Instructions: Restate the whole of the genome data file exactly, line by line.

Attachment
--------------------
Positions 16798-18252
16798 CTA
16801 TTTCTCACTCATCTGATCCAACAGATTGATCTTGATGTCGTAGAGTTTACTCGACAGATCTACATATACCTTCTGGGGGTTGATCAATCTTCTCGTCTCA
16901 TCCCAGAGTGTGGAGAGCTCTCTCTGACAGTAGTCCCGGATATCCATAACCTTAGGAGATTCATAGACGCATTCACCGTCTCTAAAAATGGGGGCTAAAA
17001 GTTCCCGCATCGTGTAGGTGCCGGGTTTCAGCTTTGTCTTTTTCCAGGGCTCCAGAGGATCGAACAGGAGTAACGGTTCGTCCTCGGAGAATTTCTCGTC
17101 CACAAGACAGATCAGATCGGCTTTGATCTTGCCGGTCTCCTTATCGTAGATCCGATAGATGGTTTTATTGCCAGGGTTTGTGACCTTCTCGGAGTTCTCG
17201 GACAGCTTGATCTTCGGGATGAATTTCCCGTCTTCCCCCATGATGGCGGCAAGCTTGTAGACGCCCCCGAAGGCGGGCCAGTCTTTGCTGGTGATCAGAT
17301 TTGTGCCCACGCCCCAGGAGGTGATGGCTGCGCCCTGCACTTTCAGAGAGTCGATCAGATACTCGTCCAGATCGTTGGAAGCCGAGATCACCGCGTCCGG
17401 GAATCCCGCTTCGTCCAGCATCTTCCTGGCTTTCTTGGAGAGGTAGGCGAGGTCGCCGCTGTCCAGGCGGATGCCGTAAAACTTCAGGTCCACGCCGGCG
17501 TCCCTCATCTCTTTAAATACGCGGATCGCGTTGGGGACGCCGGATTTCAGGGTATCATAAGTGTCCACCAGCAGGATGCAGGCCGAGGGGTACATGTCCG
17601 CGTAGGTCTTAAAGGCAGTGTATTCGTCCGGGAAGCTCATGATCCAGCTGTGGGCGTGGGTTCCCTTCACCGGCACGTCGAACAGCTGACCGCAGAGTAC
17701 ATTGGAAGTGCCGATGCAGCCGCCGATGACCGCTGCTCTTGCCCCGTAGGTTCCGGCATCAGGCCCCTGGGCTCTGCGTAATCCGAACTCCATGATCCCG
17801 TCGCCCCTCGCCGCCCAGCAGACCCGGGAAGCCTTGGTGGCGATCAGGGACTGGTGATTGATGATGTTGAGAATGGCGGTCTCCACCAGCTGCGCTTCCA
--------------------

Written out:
Positions 16798-18252
16798 CTA
16801 TTTCTCACTCATCTGATCCAACAGATTGATCTTGATGTCGTAGAGTTTACTCGACAGATCTACATATACCTTCTGGGGGTTGATCAATCTTCTCGTCTCA
16901 TCCCAGAGTGTGGAGAGCTCTCTCTGACAGTAGTCCCGGATATCCATAACCTTAGGAGATTCATAGACGCATTCACCGTCTCTAAAAATGGGGGCTAAAA
17001 GTTCCCGCATCGTGTAGGTGCCGGGTTTCAGCTTTGTCTTTTTCCAGGGCTCCAGAGGATCGAACAGGAGTAACGGTTCGTCCTCGGAGAATTTCTCGTC
17101 CACAAGACAGATCAGATCGGCTTTGATCTTGCCGGTCTCCTTATCGTAGATCCGATAGATGGTTTTATTGCCAGGGTTTGTGACCTTCTCGGAGTTCTCG
17201 GACAGCTTGATCTTCGGGATGAATTTCCCGTCTTCCCCCATGATGGCGGCAAGCTTGTAGACGCCCCCGAAGGCGGGCCAGTCTTTGCTGGTGATCAGAT
17301 TTGTGCCCACGCCCCAGGAGGTGATGGCTGCGCCCTGCACTTTCAGAGAGTCGATCAGATACTCGTCCAGATCGTTGGAAGCCGAGATCACCGCGTCCGG
17401 GAATCCCGCTTCGTCCAGCATCTTCCTGGCTTTCTTGGAGAGGTAGGCGAGGTCGCCGCTGTCCAGGCGGATGCCGTAAAACTTCAGGTCCACGCCGGCG
17501 TCCCTCATCTCTTTAAATACGCGGATCGCGTTGGGGACGCCGGATTTCAGGGTATCATAAGTGTCCACCAGCAGGATGCAGGCCGAGGGGTACATGTCCG
17601 CGTAGGTCTTAAAGGCAGTGTATTCGTCCGGGAAGCTCATGATCCAGCTGTGGGCGTGGGTTCCCTTCACCGGCACGTCGAACAGCTGACCGCAGAGTAC
17701 ATTGGAAGTGCCGATGCAGCCGCCGATGACCGCTGCTCTTGCCCCGTAGGTTCCGGCATCAGGCCCCTGGGCTCTGCGTAATCCGAACTCCATGATCCCG
17801 TCGCCCCTCGCCGCCCAGCAGACCCGGGAAGCCTTGGTGGCGATCAGGGACTGGTGATTGATGATGTTGAGAATGGCGGTCTCCACCAGCTGCGCTTCCA